The PARCC tests start in earnest today across New Jersey, with students in grades 3-11 taking online exams testing their critical thinking and performance skills in language arts and math.
Each day for the next week, NJ Spotlight will be posting one question or set of questions verbatim from the PARCC (Partnership for Assessment of Readiness for College and Careers) practice tests, allowing readers to get a taste of what’s being asked and what’s being assessed.
We start with a 5th-grade language arts question that, like many of them, focuses on a student’s comprehension of a provided reading passage.
We will post the correct answers the next day. In the meantime, readers are invited to comment on the question and the possible answers.
Today you will analyze a passage from the novel “Ida B” and a passage from the novel “Moon Over Manifest.” As you read these texts, you will gather information and answer questions about the influence of the narrator’s point of view so you can write an essay.
Read the passage from the novel titled “Ida B.” Then answer the questions from “Ida B”, by Katherine Hannigan
1 Saturday morning, I was sitting on the front porch, waiting for nothing, with nothing I wanted to do. Rufus sat beside me for a while, hoping I’d be up to something more than misery. But he got tired of waiting and went off on his own, leaving a small sea of spit where he’d been sitting.
2 Just as I was about to take myself back to bed and try starting the day over again in the afternoon, I saw the big white car come down the road and turn left at the T. And right away, I knew what I had to do.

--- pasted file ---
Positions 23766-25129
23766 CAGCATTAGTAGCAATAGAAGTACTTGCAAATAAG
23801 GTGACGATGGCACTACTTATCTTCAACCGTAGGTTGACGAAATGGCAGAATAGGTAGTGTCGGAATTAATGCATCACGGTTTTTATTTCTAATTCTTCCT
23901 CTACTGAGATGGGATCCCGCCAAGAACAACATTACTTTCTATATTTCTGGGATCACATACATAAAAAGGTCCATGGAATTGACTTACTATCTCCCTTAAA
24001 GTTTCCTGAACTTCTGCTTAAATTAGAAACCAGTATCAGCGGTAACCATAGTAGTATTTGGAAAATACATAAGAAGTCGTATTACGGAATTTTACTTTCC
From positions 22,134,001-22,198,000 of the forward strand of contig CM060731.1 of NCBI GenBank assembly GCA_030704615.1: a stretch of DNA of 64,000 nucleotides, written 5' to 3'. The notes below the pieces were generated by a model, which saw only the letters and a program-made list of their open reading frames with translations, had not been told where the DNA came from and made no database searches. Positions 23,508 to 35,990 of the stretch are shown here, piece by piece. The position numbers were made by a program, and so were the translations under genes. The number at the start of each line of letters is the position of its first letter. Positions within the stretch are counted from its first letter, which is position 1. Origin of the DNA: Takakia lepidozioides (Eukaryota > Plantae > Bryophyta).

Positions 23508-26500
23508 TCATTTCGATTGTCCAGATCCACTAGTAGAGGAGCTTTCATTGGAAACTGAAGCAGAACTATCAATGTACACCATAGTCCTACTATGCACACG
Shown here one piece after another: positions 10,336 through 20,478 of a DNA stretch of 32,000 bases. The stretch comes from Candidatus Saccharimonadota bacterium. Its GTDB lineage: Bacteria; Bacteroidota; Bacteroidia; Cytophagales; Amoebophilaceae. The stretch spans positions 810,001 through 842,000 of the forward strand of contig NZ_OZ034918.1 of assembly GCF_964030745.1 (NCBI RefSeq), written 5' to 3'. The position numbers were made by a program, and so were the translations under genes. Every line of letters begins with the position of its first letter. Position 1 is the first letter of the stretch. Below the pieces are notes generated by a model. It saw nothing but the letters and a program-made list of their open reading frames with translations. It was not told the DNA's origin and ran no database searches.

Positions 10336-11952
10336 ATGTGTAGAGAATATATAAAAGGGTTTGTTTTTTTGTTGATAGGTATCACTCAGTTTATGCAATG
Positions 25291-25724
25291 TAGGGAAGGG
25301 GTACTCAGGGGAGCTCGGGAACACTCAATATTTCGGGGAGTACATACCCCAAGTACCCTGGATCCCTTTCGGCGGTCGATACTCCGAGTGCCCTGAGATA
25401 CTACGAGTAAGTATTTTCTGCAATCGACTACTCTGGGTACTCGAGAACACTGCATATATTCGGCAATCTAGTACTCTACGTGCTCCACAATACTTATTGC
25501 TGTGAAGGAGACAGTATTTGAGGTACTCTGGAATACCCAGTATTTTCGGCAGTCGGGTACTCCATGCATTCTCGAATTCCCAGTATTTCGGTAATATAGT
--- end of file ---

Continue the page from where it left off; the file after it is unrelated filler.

3 No plans. No least-possible-pain-and-humiliation scheming. Just plain and straight do the deed.
4 As soon as the white car disappeared down the DeLunas’ drive, I picked myself up and headed out through the fields, then around the base of the mountain.
5 I walked through the orchard, eyes fixed forward, not slow and not rushed, either. Like I was on my way to the final showdown. Yes, there was a bunch of them and only one of me. Yes, they might ambush me, and I might not come back in one piece. But I’d take whatever those people needed to dish out, because I was going to do the right thing.
6 I just stopped before I stepped onto the land that now belonged to the DeLunas, and took a deep breath as I walked over that invisible boundary line.
7 And there was Claire straight ahead, looking at me, waiting for me. Her mom and little brother were crouched down at the side of the house, planting little bushes.
8 Clump . . . clump . . . clump . . . was the only sound my feet were making this time as I walked toward Claire, arms out from my sides and palms up, letting her know that I wasn’t coming for a fight, even if she had some trouble and torture she needed to visit on me.
9 Claire’s mother spotted me and stood, dusted off her hands, and watched as I walked up to Claire. Then all of the world was still except for the two of us.
10 “Claire,” I said, making myself look her in the eye, “I’m sorry I scared you in the woods. I’m sorry I was mean to you. I was following you in school so I could apologize. I . . . I . . .” And there I was, babbling again. Should I tell her about Mama and the trees and school and everything? Where would I start if I was going to explain it all?
11 Then Ms. W. came into my head and I knew it didn’t really matter.